Industry Insights

EvE TV, a primer for game TV?

This weekend I found myself experiencing that same engagement watching people play a video game that I have very little interest in actually playing myself, EvE Online. This weekend, and again next weekend, CCP is running a series of in-game PvP matches and they’re streaming live coverage of them over the web via a service they’re calling EveTV.

When I first started watching soccer, football for the rest of the world, I had no clue about the rules or the nuances of the game. I started out catching BBC America’s weekly recap/preview show and eventually started watching full English Premier League matches on what’s now the Fox Soccer Channel. The thing I liked most about the match commentators is that they didn’t feel a need to talk down to their audience. They would show the offsides, with a yellow line on the field, and sometimes give you a “obviously offsides”, or “close call” type comment but they just assumed that if you were watching you understood. The same with penalties, the most you’d usually get was something like “obvious penalty but I’m not sure it warrants a card” and it was left up to the viewer to decide what the actual infraction was.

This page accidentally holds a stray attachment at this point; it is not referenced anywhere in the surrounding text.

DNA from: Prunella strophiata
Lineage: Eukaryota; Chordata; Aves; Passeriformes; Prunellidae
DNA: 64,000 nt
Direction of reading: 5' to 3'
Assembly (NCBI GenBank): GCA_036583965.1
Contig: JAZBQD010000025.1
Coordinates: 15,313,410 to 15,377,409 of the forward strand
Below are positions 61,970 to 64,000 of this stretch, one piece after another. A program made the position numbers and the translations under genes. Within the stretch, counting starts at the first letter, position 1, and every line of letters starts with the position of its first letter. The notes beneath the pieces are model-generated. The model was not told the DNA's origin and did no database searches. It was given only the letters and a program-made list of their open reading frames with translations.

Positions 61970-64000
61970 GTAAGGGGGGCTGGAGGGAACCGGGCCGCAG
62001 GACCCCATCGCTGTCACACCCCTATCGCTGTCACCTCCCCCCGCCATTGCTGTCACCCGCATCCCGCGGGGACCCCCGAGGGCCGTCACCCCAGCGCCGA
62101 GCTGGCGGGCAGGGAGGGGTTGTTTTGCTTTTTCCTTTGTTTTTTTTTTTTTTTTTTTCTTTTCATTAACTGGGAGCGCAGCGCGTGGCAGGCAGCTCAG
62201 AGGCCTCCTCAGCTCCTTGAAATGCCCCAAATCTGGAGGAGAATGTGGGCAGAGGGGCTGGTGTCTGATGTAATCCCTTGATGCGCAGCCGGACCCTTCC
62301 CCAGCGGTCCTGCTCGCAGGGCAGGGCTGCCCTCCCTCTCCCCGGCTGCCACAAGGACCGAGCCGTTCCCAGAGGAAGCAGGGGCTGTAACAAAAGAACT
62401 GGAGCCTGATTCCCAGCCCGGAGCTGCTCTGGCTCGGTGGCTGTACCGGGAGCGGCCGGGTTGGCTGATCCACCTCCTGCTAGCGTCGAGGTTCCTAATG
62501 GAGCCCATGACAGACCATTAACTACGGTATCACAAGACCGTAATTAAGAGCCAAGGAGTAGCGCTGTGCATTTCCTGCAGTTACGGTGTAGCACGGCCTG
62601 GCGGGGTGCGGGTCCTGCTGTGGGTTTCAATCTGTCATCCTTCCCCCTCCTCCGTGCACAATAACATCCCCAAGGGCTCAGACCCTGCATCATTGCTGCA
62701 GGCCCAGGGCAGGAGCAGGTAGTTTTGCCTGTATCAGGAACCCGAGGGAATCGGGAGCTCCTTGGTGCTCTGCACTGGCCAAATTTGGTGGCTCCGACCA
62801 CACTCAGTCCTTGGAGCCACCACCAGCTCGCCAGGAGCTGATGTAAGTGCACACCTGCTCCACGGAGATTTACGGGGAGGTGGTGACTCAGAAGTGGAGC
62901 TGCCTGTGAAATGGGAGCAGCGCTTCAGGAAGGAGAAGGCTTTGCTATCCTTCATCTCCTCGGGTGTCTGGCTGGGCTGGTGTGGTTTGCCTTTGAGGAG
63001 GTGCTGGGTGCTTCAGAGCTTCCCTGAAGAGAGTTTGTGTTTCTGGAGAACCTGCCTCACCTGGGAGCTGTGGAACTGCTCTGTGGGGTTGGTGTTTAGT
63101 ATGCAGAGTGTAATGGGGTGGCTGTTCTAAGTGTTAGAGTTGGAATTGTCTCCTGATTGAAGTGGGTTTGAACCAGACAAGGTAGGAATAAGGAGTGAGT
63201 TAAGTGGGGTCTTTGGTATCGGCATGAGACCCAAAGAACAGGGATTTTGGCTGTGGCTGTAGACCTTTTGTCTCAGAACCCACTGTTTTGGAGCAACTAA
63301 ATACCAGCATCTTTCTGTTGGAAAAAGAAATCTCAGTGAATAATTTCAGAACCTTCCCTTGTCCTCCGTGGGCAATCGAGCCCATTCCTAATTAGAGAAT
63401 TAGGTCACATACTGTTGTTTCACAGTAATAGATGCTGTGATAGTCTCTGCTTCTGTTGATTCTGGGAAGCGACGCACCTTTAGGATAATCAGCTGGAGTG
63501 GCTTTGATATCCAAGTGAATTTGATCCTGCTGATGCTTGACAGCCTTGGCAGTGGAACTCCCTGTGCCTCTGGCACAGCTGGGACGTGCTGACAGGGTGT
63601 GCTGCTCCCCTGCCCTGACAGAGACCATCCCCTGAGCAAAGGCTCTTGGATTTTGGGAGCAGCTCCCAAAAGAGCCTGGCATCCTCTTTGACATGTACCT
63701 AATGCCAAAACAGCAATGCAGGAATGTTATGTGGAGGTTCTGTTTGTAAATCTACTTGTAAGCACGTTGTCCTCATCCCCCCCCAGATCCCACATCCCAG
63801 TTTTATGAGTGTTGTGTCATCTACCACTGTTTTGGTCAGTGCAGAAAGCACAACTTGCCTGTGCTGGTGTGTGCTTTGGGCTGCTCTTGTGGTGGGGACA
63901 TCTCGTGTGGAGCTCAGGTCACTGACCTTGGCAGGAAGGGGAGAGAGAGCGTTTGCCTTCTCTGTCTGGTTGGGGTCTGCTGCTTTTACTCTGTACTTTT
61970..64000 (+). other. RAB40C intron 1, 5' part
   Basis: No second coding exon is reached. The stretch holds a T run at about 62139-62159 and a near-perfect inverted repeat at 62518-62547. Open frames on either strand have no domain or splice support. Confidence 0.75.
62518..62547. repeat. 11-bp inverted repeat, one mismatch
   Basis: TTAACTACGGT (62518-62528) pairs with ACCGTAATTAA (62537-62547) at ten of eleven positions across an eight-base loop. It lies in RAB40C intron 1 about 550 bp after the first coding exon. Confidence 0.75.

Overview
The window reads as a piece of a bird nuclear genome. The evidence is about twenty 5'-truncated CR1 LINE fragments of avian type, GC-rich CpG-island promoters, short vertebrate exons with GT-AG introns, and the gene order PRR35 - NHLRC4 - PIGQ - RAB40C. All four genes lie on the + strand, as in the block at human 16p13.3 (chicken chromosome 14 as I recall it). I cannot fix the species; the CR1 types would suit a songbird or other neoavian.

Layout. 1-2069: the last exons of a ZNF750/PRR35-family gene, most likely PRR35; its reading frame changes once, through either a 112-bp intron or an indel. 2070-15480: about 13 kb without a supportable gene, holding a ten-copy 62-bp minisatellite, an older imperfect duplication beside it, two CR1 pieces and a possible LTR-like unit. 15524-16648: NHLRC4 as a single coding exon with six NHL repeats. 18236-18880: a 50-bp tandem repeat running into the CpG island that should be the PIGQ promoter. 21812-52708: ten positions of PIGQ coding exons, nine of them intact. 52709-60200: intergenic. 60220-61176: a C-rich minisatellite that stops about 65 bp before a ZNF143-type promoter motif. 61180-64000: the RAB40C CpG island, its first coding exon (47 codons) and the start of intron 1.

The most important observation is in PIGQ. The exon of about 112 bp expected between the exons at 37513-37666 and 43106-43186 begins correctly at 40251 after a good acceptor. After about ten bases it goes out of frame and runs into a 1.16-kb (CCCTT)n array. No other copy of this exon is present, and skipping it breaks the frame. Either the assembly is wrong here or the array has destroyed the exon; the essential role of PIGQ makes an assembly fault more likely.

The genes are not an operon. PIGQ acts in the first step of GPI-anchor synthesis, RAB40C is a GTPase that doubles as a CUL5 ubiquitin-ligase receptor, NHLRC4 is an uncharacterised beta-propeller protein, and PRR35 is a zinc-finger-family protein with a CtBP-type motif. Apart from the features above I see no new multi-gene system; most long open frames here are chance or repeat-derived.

As I said, I knew nothing about the rules of the game so you’d think that this kind of coverage would have been frustrating but in reality it allowed me to learn the subtlties of the game much faster. I had to watch what was happening, think about what the commentator said and try and relate the two to figure out what was going on. This kept me much more engaged in the match and I started to see plays developing. As a result I now find soccer much more entertaining than, say, American football.

This weekend I found myself experiencing that same engagement watching people play a video game that I have very little interest in actually playing myself, EvE Online. This weekend, and again next weekend, CCP is running a series of in-game PvP matches and they’re streaming live coverage of them over the web via a service they’re calling EveTV.

I know very little about EvE, I’ve tried it but it was just far to much of a spreadsheet simulator for my tastes, and I know even less about their PvP and these matches were not only PvP they were, apparently, high end PvP. So when I found the link and went to check it out I wasn’t expecting a lot.